I’m still stuck in my ‘sporting analogy’ mode, so the line about a personal blogger getting “better and better over time” really caught my eye (not least because I hope it holds true for me!). It is generally accepted that sports stars/athletes will generally get better, to a peak, before setting into an irreversible decline.

    Mostly, this is a matter of age and physical condition, which doesn’t/shouldn’t impact the more cerebral output of a writer (though healthy practices contribute to *what* they write and the attitude they bring to it). What I wonder, then, is can a writer/blogger reach a peak, before a decline sets in?

    Clearly, a mental decline could set in. Some athletes peak early and cannot cope with it; as if to support that, I listened to an interview with a successful writer and comedian the other day who said, “It is bad to be discovered too early.” But does the possibility exist that a writer could get better and better, without decline *ever* setting in?

    1. Hey Paul, thanks for reading my posts up to the footnotes! :D

      Concerning your question, I genrally agree with Ben: In theory, the sky (or Alzheimer’s) is the limit. That’s why I don’t worry too much about pensions and stuff: Whatever happens, I’d still want to keep writing until I’m old.

      But on another level, “peaking early” certainly can become a problem. Not that I ever got famous or anything, but when I had a series of strong posts (and one of them got syndicated by Penelope Trunk), I honestly had a bit of a hard time of coping with the wave of attention this triggered. I received dozens of emails of people asking for advice, and I didn’t really feel in the position to help them in a way that seemed legit. Now, if you’d get featured in the NYT, things certainly could get difficult. That’s why I prefer slow growth – even though that of course depends on your character (and diligence).

  4. @Paul: To answer you last question: I am pretty sure about that. I like to remember my old Professor, who was at the peak of his abillities, when he had to retire from university at the age of 65. He was so brilliant in though and a titan in the use of his language. I assume that there will be a time, when his mental powers will begin to decline, but certainly it wont be before he got 70 or 80.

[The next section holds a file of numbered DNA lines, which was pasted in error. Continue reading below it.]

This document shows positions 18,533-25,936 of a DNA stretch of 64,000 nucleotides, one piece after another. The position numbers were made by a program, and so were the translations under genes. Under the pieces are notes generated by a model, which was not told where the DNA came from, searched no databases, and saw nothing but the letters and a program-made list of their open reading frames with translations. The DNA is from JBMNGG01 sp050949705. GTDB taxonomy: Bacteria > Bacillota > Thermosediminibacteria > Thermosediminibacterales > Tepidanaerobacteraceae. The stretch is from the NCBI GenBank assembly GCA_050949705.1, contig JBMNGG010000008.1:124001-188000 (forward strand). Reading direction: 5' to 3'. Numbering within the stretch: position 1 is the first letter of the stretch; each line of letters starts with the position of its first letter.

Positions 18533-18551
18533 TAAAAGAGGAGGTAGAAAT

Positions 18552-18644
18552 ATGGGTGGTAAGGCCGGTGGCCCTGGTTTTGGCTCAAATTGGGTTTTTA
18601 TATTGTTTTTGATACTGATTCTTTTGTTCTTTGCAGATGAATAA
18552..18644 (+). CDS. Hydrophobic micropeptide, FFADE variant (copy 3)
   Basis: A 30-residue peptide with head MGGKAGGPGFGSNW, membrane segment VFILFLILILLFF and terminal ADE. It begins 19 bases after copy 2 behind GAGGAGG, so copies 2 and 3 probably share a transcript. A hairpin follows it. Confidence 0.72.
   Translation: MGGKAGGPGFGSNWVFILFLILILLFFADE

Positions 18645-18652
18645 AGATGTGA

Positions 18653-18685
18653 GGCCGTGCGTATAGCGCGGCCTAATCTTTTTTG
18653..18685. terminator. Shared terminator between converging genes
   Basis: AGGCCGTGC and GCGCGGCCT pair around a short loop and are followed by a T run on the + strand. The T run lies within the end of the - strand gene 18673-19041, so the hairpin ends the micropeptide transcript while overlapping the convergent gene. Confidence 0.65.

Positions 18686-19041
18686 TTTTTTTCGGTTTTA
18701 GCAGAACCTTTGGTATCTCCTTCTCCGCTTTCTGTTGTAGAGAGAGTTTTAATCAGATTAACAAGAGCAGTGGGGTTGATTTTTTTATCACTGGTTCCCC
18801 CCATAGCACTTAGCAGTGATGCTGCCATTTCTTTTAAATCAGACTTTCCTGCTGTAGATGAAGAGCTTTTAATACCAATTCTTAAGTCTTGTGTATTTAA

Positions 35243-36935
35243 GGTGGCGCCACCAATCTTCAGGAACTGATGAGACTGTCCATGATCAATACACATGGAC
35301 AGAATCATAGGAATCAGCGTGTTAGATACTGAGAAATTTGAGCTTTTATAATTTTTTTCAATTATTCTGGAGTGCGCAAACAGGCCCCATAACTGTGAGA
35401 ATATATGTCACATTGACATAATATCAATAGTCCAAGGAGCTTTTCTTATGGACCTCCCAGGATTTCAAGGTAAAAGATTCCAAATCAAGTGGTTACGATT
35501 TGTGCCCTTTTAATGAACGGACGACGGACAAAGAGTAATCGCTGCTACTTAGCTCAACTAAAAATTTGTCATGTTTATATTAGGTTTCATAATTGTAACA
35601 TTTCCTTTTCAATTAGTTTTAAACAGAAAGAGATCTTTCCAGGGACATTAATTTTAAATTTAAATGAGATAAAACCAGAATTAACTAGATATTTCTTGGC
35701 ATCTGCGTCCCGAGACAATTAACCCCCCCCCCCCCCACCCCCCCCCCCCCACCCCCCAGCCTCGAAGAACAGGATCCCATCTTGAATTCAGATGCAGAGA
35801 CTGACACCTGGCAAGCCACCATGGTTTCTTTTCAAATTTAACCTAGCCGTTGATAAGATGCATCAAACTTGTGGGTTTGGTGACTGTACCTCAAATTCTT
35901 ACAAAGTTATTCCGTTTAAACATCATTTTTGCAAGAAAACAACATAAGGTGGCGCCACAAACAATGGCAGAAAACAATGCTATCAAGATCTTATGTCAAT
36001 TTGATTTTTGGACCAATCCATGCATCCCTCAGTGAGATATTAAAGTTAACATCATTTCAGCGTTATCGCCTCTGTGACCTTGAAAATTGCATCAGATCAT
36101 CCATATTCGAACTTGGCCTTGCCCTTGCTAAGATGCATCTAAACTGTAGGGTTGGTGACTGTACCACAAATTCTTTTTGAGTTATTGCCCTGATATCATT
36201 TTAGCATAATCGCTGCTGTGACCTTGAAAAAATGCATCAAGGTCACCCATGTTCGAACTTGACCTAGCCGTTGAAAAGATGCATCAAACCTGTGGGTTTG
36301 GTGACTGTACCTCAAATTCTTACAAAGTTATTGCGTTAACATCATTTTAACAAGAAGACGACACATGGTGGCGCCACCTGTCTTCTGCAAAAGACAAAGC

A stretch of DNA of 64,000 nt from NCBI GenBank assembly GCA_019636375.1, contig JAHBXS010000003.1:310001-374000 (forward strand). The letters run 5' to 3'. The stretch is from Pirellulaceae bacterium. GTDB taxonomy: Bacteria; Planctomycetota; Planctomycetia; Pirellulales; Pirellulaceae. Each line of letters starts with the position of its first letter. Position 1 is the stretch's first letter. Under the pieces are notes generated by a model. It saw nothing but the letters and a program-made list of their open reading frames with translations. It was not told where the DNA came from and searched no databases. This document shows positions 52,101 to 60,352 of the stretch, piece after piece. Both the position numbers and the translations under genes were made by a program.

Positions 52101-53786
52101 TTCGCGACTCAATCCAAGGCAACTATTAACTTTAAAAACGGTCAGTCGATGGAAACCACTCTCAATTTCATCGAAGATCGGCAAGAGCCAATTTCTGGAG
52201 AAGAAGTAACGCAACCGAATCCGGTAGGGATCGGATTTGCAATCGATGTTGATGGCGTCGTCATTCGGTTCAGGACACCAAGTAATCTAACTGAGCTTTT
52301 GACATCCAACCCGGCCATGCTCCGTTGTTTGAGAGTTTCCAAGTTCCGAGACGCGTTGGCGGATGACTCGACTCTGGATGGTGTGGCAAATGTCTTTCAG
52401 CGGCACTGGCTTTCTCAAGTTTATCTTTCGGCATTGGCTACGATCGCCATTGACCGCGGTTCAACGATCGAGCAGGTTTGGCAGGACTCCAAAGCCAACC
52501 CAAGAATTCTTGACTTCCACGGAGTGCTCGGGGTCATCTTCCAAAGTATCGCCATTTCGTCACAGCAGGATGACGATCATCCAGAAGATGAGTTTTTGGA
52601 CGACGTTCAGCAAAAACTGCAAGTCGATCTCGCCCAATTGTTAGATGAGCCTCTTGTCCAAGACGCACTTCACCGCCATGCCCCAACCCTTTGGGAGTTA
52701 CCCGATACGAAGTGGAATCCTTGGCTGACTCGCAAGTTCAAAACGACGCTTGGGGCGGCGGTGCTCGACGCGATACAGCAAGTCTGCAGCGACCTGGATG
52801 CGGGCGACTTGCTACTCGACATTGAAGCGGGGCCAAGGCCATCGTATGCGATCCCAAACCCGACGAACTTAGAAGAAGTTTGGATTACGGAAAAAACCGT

1. Thanks for your responses, Ben and Fabian. I’m inclined to agree with you. My thoughts were leaning toward authors who get criticised for (supposed) declining standards of their work, though that is not to say the quality of their writing stagnates or declines. Presumably their ideas change and simply appeal to different people, which can be true of almost any type of writing.

  5. Very good all-in-a-box about blogging.

    And a lot to digest too.

    I’ve been blogging in the last five years and it’s like the surfer that catches a wave – to post an article is still trilling and unique every time i do it.

    Regards Fabian.

    1. Yeah, that’s what happens to me as well: It always feels amazing to publish a new post. Thanks for dropping by, Lourenço!

  6. Fabian, one of the many things I like about your blog and your writing is the interconnectedness of your thinking with what stimulated it, like other blog posts, articles from periodicals, scholarly research, etc. Each link gives me an opportunity to discover a new outlook, voice, or piece of knowledge. It echoes with Ben’s reference to blog-neighbors. Your readers can comment on your posts, but we also have the opportunity to further the conversation on our own platforms.

    When you speak of sharing your thoughts, especially when they are not polished for “publication” in the traditional sense, it gives us an opportunity to interact with you and your ideas. I hope it gives you the opportunity to explore, test, and flesh out your ideas that can be presented in something substantive, like your next book.

    1. Greg, that’s exactly what I aim to do more. I think that I have underestimated (or at least under-used) the opportunity blogs provide to test and discuss ideas. So as I’m reading (and also digesting/taking notes/thinking) a lot, I’ve always had a hard time to come up with a concise statement that might be worth blogging. From now on, I’ll be trying to also publish thoughts I’m still struggling with, and hope to be able to use that process (writing down + getting feedback) to work on my next books or larger, more complete posts. This comment thread has been a very promising beginning, and responses on your own blogs are more than welcome!